By way of Greek, our words witness and martyr are the same. This reminds us that our witness may draw favor from some but attack from others. Our faithful witness of the good news that Jesus has all power and authority requires us to resist the tyranny of worldly opinion. This does not mean that we cannot seek the good opinion of our neighbor as we seek his good, but we rightly order our witness by seeking the good opinion of God first. The church’s faithful witness-martyrdom is a powerful statement of whom or what we fear. Wisdom begins with such properly ordered fear (Proverbs 1, 9). With this fear and wisdom, we receive life; without it, only death (Proverbs 8).

All good parents know that there is a species of chasing after our children’s opinion and even their salvation that will end up losing them rather than gaining them. Likewise, there is a way in which proper Christian care and concern for the world contains within it a kind of loving regard and disregard for the world’s perceived fears and felt needs. We have the gift of knowing the world’s true need, which no focus group would ever discover or approve. This loving disregard actually is an effective witness, because the gospel call is an invitation to join us in a rightly ordered fear. Such fear is truly attractive and compelling because of the joy and peace and freedom from fear that it brings. To the degree we fear the disapproval of the world, we lose our gospel savor.

Thus, in love we might wear a mask to deliver food to our neighbor, and warmly welcome our neighbor to church if he wears a mask or wishes to stand at a distance. We may in no wise despise him. But we also do not fear a bad report in the news if, as the church gathers, there are hugs and handshakes among those who have counted the cost.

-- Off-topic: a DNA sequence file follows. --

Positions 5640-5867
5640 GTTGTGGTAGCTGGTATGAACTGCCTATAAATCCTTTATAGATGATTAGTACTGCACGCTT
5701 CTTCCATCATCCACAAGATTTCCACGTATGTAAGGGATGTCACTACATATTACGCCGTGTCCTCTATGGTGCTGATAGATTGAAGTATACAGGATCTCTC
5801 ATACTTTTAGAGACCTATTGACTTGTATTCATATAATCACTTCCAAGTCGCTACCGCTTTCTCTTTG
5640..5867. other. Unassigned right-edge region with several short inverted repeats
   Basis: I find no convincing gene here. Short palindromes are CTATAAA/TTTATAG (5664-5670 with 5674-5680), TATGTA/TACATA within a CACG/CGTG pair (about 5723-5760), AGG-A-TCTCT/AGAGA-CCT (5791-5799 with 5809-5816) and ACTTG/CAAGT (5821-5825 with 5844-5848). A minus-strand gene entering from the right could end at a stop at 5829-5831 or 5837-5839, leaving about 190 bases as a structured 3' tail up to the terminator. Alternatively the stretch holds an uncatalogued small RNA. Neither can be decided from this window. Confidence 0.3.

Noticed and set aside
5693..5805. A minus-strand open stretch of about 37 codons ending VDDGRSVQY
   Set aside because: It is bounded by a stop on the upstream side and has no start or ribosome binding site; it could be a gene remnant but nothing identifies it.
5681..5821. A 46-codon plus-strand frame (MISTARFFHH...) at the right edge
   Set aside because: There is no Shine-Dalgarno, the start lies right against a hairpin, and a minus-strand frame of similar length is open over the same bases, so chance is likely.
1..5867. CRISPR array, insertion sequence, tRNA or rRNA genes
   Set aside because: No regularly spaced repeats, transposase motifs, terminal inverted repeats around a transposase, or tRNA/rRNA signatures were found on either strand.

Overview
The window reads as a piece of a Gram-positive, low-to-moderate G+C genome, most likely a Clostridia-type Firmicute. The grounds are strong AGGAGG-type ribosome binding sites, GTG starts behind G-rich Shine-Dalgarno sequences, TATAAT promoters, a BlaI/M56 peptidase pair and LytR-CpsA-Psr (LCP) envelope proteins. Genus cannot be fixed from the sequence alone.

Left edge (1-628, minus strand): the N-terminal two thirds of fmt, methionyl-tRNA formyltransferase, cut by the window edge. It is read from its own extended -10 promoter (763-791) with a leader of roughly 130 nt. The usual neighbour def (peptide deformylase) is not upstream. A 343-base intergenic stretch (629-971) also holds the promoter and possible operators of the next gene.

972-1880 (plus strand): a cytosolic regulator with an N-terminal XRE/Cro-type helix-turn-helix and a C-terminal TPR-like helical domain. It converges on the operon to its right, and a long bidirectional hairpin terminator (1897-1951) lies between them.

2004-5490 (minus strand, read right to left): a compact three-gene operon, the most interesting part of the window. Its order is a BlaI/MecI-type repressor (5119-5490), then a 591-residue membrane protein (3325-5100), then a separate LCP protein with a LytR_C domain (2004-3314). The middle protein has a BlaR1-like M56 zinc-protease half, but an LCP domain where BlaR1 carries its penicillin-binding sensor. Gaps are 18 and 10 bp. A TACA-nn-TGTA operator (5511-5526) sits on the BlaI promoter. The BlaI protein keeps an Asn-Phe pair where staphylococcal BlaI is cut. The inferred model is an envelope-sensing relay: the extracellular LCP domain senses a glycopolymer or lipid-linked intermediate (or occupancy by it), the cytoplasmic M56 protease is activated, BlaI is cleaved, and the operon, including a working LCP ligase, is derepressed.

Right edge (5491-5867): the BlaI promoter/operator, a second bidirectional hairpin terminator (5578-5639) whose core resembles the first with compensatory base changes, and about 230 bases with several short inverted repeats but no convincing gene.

The world seeks to obtain justification for its guilty conscience by scapegoating others, including and especially the church. Against this, the church faithfully witnesses that justification can only be found in the one true Scapegoat. This empowers us to laugh together with God at the world’s scheming (Psalm 2) and scapegoating and even martyrdom if it comes. There is a sense in which the church, in union with Jesus, holds the world in derision. We certainly do not fear false accusations that Jesus and his church are lacking in love; we have been brought to know and serve love himself. The world’s loves, as well as its fears, are disordered, and in their greatest extremes are all attempts to hide from God. (Let him who abhors abortion cast the first stone at Christ’s precious, precious body.)

There is a kind of catering to public opinion that will compromise our faithful and prophetic witness. By bowing to public opinion, governments and businesses and even some churches are slowly spinning a rope that fickle public opinion will use to hang them tomorrow. Everything the church says and does is in some sense political; we are the heavenly polis breaking into time and the terminal land. In this polis, the one Scapegoat sits enthroned with all power and authority. All other scapegoating is not only vain but evil. By not fearing or giving way to this scapegoating, we empty it of its power. We defeat it by our laughter and worship and joy and feasting. May we be emboldened by the Spirit to witness in the fear of God alone!

Written by Scott Moonen

May 24, 2020 at 3:21 pm

Alive

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Yes, and I will rejoice, for I know that through your prayers and the help of the Spirit of Jesus Christ this will turn out for my deliverance, as it is my eager expectation and hope that I will not be at all ashamed, but that with full courage now as always Christ will be honored in my body, whether by life or by death. For to me to live is Christ, and to die is gain. (Philippians 1:18b–21 ESV)

The Bible does not assume that you need to be healthy, or even alive, to be happy and to glorify God. . . Death is a temporary trouble. (Michael Stalker)